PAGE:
Christianity 201

July 3, 2017

Praying for Healing

Once again we’re visiting Biblical Proof, the blog of Alfred Shannon, Jr. There are some great articles here dealing with subjects that should interest you. Click the title below to read this one and then navigate the site to look at other topics. Also, note the writer’s perspective on healing vs. miracle healing. A cessationist might believe that the day of miracles is over but still adhere to the admonition in today’s key scripture passage. For such people, definitions have to be adjusted to fit with an overarching theology. What’s important here however is the importance of asking God for help.

Praying For The Sick

Is any sick among you? Let him call for the elders of the church; and let them pray over him, anointing him with oil in the name of the Lord: and the prayer of faith shall save the sick, and the Lord shall raise him up; and if he have committed sins, they shall be forgiven him (Jam 5:14-15).

I have noticed that when we pray for someone who is sick, frequently the prayer goes something like this:

“Our Father in heaven, we thank you for the many blessings you have given us. . . . We come to you in prayer especially at this time in behalf of our brother who is sick. We pray that you will bless the doctors and nurses who are attending to him. We pray that you will be with his family in this hour of crisis that they might minister to his needs and be a source of comfort, consolation, and strength to him”.

There is nothing in this prayer that should not be prayed for. However, the prayer frequently comes to an end without the one leading it ever asking the Lord to heal the sick body of the person who is suffering. In my observations at the hospital, I see the doctor in pretty good health, not worried about how to pay his medical bills, and doing quite well. The nurses attending to the needs of my loved one also look cheerful, in good health, and generally doing better than the one lying in the hospital bed. The family and friends who come to cheer and comfort the sick also seem relatively in good condition. Any of these can properly be the objects of our prayer. However, in this situation, who is most in need of our prayers? Obviously, the sick person who is in such poor condition that he had to be admitted into the hospital. Why should anyone be so reluctant to pray for him?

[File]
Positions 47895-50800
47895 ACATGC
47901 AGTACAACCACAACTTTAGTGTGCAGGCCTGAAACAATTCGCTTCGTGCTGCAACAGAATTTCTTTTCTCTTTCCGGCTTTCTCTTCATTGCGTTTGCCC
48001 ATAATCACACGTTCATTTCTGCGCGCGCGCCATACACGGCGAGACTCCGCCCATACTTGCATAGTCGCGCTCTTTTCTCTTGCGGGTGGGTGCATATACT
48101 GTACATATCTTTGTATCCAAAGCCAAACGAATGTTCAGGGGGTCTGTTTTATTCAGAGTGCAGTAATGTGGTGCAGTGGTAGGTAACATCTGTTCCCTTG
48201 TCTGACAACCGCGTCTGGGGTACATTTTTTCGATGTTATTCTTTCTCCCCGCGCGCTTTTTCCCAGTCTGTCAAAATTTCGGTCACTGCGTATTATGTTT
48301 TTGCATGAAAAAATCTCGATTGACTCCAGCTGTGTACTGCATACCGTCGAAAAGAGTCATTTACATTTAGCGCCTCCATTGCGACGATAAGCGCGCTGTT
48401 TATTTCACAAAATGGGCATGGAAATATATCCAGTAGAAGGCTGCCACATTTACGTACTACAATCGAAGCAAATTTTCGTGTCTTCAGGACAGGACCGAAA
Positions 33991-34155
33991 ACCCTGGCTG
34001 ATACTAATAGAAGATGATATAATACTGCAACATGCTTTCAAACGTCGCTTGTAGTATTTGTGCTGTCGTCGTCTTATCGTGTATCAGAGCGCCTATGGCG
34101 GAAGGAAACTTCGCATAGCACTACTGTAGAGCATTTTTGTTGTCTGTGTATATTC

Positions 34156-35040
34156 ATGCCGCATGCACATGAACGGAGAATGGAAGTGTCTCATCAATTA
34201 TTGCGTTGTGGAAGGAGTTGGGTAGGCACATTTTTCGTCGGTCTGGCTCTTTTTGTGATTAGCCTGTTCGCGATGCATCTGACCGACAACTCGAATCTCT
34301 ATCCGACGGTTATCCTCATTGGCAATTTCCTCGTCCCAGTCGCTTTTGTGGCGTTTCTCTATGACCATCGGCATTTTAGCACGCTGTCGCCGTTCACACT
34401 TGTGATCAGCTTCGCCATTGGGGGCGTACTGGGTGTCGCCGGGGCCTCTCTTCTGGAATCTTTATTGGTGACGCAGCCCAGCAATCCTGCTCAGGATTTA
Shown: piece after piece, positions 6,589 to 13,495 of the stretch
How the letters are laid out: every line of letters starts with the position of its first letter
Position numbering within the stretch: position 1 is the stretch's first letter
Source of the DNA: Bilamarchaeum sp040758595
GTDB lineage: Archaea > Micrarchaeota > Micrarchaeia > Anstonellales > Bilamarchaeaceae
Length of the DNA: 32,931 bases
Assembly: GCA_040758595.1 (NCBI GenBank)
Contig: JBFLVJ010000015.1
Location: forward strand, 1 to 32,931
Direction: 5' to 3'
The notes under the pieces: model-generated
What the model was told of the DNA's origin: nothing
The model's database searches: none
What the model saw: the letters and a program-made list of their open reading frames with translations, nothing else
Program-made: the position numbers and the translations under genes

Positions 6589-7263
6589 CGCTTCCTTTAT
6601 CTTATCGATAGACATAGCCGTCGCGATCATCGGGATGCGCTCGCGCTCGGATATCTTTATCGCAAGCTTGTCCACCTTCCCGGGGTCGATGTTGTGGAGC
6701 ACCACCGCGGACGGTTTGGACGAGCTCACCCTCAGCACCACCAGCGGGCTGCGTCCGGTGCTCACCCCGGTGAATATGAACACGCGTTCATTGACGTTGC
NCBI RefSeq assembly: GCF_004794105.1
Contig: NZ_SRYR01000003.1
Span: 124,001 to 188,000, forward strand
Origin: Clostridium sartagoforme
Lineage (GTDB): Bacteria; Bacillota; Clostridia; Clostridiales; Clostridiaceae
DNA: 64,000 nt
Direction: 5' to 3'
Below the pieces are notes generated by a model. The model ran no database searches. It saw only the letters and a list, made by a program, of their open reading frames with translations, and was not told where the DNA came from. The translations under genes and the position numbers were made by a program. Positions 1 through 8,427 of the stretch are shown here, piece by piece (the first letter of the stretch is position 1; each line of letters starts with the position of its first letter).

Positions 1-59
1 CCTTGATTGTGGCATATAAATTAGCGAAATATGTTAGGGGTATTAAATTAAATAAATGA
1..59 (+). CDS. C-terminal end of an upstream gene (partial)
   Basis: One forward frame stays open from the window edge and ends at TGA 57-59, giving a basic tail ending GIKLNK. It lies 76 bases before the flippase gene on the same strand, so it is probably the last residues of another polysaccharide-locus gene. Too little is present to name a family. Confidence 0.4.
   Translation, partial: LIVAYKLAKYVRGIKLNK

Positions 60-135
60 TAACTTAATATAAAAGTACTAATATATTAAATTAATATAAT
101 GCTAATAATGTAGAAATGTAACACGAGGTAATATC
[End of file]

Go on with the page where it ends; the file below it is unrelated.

Have we so studiously avoided the errors of modem Pentecostalism that we are afraid to ask the Lord to heal the body of someone who is sick? I hope that we have not reached a point in our faith that we no longer believe that prayer does any good. Before proceeding any further, let me close a couple of doors. There are two erroneous concepts of the present operation of the world:

(1) The Pentecostals are wrong when they promise miraculous healing to those who are sick. There are no miracles being performed today. Faith is not a condition to physical health.

(2) The naturalists are also wrong who teach that everything is governed solely by natural law. The deistic concept of the universe teaches that God created and empowered the universe; ever since creation everything has occurred as a result of natural law. The naturalists deny that God even created the world, but are agreed with the deists in believing that all things that happen are the result of the operation of natural law. Neither believes that God intervenes in the affairs of man. Neither of these concepts are true. God does work in the affairs of men, as is expressly stated in such passages as Daniel 4:32. I am afraid that some Christians may be approaching the deistic concept of the world. That would be the case if one were to conclude that prayer does not change things.